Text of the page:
HomeNewsBriefSynthesized 'Spirit Molecule' Caters to Evolving Chile Drug Demand
BRIEF

Synthesized 'Spirit Molecule' Caters to Evolving Chile Drug Demand

CHILE / 6 JUN 2019 BY MAYRA ALEJANDRA BONILLA EN

The dismantling of a laboratory in Chile used to synthesize the hallucinogenic drug DMT shows that an ever-widening range of psychoactive drugs is in high demand in wealthy Latin countries.

On May 24, authorities discovered a laboratory dedicated to the processing of N-dimethyltryptamine (DMT or N, N-DMT), known as the "spirit molecule." The laboratory was found in Antofagasta, a port city in northern Chile. A 22-year-old electronic engineering student was arrested and 270,945 doses of DMT were seized.

While DMT has previously been found in Chile, prosecutors said this was the first time a laboratory dedicated to its processing was discovered there.

Regional prosecutor Alberto Ayala said the seizure came after a monthlong collaboration with police and warned that it's likely a sign DMT consumption is occurring nationwide. He added the discovery "could mean serious consequences not only for our region [Antofagasta] but for the country."

SEE ALSO: Chile News and Profile

DMT is synthesized from a substance extracted from the Mimosa hostilis or tenuiflora, a plant grown and cultivated in much of Latin America, including Brazil, Venezuela, Colombia, Panama, Honduras, El Salvador, Nicaragua, Guatemala, Belize and Mexico. It is best known for being one of the main components in the ayahuasca brew, a hallucinogenic tea often used in ceremonies by indigenous communities in the Amazon. Tourists have also been drawn to the ayahuasca experience.

Erich Ehrenfeld Zapata, head of Chile's anti-narcotics police squad (OS-7), said that the drug's raw materials were bought legally online from Brazil and that doses of 50 milligrams can be sold for 10,000 Chilean pesos ($14).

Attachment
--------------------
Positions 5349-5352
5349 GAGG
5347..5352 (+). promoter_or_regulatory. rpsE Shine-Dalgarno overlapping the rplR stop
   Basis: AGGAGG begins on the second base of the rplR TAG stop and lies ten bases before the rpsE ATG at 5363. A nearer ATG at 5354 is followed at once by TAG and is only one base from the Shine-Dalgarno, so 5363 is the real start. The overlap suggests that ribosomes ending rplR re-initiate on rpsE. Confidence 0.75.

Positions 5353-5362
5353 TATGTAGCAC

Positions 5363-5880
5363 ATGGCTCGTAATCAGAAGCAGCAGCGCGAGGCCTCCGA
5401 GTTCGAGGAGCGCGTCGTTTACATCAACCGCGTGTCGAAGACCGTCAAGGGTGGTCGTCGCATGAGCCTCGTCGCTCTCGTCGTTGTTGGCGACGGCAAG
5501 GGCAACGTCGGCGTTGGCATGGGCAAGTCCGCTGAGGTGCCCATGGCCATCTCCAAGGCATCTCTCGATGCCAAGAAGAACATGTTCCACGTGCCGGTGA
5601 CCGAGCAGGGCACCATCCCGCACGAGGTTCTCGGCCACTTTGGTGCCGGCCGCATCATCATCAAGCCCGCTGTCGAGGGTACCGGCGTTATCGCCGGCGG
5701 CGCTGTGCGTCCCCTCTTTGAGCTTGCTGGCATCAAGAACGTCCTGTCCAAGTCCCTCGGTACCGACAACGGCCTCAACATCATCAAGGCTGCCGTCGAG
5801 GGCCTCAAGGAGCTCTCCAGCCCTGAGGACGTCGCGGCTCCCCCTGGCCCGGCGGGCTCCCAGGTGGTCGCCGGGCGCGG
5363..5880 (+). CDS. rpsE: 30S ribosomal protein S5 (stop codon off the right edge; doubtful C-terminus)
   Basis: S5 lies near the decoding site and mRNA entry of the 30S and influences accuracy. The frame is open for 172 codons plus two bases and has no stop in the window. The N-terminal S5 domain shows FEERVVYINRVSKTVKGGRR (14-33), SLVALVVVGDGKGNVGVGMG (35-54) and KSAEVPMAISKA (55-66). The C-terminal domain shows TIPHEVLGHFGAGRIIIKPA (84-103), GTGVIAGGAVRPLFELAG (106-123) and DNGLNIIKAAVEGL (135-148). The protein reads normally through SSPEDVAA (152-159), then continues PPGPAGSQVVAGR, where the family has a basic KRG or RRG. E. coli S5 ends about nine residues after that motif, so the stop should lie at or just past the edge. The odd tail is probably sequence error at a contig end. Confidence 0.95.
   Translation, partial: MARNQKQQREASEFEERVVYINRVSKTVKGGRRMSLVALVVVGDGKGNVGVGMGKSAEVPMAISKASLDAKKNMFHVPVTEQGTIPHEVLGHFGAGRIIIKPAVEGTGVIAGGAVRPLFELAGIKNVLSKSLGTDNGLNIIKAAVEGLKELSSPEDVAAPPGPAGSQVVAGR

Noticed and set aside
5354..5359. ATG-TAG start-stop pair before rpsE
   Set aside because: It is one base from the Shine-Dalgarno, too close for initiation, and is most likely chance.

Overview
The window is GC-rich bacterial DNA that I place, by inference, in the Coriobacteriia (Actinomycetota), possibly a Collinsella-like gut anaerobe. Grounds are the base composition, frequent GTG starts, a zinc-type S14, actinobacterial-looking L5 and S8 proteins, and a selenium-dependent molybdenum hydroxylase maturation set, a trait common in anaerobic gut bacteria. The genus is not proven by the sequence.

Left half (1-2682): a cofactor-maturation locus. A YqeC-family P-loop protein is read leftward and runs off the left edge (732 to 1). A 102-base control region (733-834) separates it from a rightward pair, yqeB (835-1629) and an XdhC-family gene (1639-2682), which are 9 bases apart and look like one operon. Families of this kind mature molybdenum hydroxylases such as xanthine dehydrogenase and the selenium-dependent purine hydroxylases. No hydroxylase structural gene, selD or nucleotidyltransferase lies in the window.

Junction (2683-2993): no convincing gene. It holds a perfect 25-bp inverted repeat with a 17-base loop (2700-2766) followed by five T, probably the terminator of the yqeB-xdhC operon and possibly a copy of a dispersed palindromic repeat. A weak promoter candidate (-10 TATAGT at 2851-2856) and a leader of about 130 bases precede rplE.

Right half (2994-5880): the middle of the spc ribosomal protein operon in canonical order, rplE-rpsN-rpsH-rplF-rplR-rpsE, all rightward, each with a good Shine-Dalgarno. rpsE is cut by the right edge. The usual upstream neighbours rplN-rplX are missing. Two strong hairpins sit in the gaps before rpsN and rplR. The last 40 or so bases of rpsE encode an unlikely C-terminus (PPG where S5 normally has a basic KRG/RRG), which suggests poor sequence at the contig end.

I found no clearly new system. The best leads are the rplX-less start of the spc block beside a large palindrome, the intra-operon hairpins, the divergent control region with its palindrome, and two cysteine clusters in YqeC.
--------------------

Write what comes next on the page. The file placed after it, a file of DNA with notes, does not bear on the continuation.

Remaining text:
InSight Crime Analysis

Some indigenous communities in Latin America, such as the Maya in Mexico and various tribes of Brazil, have long recognized the healing properties of ayahuasca as well as its psychoactive effects. While often used to produce deep hallucinations, the DMT molecule has also been researched for its potential as an antidepressant.

Its processing in Chile, however, highlights that the consumer market for such drugs is increasing in one of South America's richer countries. From 2017 to 2019, the consumption of synthetic drugs, especially ecstasy, has increased by 680 percent, according to police figures.

The head of anti-narcotics of Chile's national police (Jenanco), Alejandro Eberl, reported that synthetic drugs were "originally drugs for the elite, but today, they are massively used, they are in the hands of people from different socio-economic classes."

SEE ALSO: Colombia Sees Booming Market for Synthetic Drugs at Home and Abroad

The United States, Asia, and Europe have long dominated the market for synthetic drugs. But more recently, wealthier South American countries have become significant consumer markets.